Future work includes increasing the size of the dataset and trying our technique on a greater number of images. New features will be extracted and different machine learning algorithms will be investigated in order to further improve the accuracy of this methodology.Melanoma detection algorithm based on feature fusion In 2015, Catarina Barata, M. Emre Celebi and Jorge S Marques, investigate which is the best approach to combine different features comparing early and late fusion. Experiments carried on the datasets PH2 (single source) and EDRA (multi source) show that late fusion performs better, leading to classificationscores of Sensitivity = 98% and Specificity = 90% (PH2) and Sensitivity = 83% and Specificity = 76% (EDRA). The development of a CAD system for melanoma diagnosis requires the selection of appropriate features as well as the selection of the best strategy to combine them. In this work we have compared two different strategies for feature fusion early and late fusion.

The former is the one used in most CAD systems for melanoma diagnosis, while the later has never been used in this context. Our results have shown that late fusion method seems to be the best approach, with a SE = 98% and SP = 90% on the PH2 and SE = 83% and SP = 76% on the EDRA datasets.Artificial Neural Network for Skin Cancer Detection: In 2014, Sarika Choudhari and Seema Biday demonstrated a neural network system (NN) based method for detection of skin cancer. The different stages of detection involves collection of Dermoscopic images, filtering the images for removing hairs and noises, segmenting the images using Maximum Entropy Threshold, feature extraction using GLCM and c1assification using Artificial Neural Network (ANN). It c1assifies the given data set into cancerous or non-cancerous image.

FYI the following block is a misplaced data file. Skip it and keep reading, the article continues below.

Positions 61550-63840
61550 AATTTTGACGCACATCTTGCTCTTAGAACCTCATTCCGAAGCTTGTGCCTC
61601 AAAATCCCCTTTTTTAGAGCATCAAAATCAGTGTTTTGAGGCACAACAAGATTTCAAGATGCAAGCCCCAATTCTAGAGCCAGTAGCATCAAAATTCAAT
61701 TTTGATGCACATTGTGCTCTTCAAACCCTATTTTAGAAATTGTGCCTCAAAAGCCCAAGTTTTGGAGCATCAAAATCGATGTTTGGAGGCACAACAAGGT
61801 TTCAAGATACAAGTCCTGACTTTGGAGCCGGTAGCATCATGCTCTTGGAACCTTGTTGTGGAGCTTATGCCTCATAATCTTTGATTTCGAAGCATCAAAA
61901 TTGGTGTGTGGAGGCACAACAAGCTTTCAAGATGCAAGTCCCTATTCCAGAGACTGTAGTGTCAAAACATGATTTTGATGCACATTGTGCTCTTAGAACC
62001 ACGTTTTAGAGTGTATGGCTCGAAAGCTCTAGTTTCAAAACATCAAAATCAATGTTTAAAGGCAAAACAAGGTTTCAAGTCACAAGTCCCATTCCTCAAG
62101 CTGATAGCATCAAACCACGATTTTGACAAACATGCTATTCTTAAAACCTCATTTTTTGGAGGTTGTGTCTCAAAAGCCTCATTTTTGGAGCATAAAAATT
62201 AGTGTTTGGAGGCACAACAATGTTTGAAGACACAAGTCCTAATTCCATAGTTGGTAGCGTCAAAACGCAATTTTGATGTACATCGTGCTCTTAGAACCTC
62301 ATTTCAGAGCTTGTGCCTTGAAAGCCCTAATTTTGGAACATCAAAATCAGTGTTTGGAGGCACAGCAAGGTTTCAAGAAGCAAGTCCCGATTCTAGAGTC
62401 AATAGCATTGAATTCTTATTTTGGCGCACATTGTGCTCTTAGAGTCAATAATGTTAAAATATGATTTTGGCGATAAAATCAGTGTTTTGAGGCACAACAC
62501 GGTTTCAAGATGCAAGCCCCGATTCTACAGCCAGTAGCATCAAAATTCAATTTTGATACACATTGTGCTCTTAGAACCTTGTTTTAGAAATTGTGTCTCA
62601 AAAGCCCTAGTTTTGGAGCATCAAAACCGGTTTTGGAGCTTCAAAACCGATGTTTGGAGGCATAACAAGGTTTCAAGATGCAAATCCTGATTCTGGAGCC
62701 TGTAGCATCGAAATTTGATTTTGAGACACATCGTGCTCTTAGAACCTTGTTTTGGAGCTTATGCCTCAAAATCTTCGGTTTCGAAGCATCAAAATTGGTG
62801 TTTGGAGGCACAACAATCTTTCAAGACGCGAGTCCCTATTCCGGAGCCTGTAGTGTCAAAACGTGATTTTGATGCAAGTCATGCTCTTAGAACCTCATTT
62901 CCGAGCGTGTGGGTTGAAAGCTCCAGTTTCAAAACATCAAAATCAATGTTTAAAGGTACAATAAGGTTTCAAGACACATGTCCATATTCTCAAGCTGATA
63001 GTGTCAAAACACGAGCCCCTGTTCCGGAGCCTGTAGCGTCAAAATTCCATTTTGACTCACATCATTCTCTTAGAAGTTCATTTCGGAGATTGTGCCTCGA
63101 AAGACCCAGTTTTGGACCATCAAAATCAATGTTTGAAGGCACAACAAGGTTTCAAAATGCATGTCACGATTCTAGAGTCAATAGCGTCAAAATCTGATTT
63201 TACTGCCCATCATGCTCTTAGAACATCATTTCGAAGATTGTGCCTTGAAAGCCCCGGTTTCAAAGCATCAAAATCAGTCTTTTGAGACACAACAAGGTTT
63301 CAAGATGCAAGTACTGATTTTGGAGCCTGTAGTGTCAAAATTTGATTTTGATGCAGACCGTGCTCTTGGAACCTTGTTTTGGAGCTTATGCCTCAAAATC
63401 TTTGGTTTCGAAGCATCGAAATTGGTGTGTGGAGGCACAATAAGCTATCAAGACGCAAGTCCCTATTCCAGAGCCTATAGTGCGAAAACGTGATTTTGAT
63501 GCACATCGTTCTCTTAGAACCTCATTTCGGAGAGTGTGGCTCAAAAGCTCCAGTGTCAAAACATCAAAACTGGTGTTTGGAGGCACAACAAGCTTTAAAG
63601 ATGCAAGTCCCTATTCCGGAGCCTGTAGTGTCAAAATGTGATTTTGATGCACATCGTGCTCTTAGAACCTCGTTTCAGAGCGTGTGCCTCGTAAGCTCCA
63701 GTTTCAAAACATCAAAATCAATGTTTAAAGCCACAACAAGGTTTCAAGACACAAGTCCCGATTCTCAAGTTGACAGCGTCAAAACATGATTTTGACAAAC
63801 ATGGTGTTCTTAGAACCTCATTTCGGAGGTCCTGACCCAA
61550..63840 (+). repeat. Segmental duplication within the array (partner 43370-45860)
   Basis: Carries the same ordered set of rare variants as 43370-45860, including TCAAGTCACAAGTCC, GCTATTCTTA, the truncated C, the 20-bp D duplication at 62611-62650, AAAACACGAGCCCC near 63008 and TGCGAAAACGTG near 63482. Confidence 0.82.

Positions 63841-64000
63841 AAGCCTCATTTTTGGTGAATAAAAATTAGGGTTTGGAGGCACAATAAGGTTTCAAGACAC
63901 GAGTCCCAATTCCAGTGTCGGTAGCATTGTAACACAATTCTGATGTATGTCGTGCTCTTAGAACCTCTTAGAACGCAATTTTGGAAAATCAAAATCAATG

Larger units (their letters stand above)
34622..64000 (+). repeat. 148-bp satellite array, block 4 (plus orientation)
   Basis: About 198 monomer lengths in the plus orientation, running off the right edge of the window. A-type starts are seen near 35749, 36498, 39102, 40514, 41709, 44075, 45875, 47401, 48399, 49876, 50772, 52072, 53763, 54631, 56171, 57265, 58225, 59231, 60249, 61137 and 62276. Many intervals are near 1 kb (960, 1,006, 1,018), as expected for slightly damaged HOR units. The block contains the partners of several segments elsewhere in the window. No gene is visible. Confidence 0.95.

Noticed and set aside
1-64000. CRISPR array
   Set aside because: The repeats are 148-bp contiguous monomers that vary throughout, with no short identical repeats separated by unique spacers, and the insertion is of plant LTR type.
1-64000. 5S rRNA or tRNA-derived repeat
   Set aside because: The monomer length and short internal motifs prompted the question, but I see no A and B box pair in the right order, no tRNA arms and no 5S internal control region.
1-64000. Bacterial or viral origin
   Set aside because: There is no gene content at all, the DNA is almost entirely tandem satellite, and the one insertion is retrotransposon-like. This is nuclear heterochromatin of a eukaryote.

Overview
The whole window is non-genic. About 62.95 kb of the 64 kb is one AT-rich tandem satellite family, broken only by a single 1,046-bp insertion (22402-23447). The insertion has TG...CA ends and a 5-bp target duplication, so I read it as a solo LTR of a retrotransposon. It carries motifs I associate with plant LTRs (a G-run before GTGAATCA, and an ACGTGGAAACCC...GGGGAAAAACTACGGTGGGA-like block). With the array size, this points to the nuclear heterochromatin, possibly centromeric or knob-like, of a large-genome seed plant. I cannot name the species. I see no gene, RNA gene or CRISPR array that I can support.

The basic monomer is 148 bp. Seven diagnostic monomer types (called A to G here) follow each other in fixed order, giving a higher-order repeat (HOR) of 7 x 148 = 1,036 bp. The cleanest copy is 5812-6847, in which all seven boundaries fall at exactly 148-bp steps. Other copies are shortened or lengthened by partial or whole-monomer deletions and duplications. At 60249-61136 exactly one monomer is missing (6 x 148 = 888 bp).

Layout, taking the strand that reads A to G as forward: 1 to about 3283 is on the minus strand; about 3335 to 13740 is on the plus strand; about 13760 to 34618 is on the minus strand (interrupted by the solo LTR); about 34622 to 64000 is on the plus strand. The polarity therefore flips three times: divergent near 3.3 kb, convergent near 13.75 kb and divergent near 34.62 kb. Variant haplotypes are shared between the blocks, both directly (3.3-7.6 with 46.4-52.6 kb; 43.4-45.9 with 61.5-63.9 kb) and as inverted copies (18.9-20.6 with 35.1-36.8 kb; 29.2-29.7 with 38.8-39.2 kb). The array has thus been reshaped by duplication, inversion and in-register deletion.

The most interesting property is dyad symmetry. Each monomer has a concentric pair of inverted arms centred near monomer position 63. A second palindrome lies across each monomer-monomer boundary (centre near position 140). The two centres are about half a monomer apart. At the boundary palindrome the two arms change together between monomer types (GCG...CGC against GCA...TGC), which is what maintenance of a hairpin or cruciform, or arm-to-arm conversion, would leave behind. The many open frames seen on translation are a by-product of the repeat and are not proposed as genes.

Melanoma Skin Cancer Detection and Classification Based On Supervised and Unsupervised Learning

In 2013, Ms. H.R Mhaske and Mrs. D A Phalke In this paper early detection and classification of Melanoma skin cancer is done using different classifiers as Neural Network and Support Vector Machine. For Unsupervised learning using k-means algorithm the classification result obtained is 52.63%. In k-means algorithm n data points are divided into k clusters. In case of melanoma skin cancer detection two clusters are formed one cluster is for cancer and another one is for non cancer detection. Support vector machine classifier accuracy is improved than the Back Propagation Neural network and K-Means clustering algorithm. In support vector machine hyperplane is formed which exactly separates data points for different categories and produces high accuracy results.

Automatic Detection of Melanoma Skin Cancer using Texture Analysis

In 2012, Mariam A Sheha, Amr Sharawy, presented an automated method for melanoma diagnosis applied on a set of dermoscopy images. Features extracted are based on gray level Co-occurrence matrix (GLCM) and Using Multilayer perceptron classifier (MLP) to classify between Melanocytic Nevi and Malignant melanoma. MLP classifier was proposed with two different techniques in training and testing process: Automatic MLP and Traditional MLP. Results indicated that texture analysis is a useful method for discrimination of melanocytic skin tumors with high accuracy. The first technique, Automatic iteration counter is faster but the second one, Default iteration counter gives a better accuracy, which is 100 % for the training set and 92 % for the test set. In this work, an automated system of melanoma classification was applied on dermoscopy images to be an assisting tool in the early diagnosis of malignant melanoma and melanocytic nevi lesions. With main advantage that it is in contrast to other methods in medical image analysis segmentation process is avoided using texture analysis.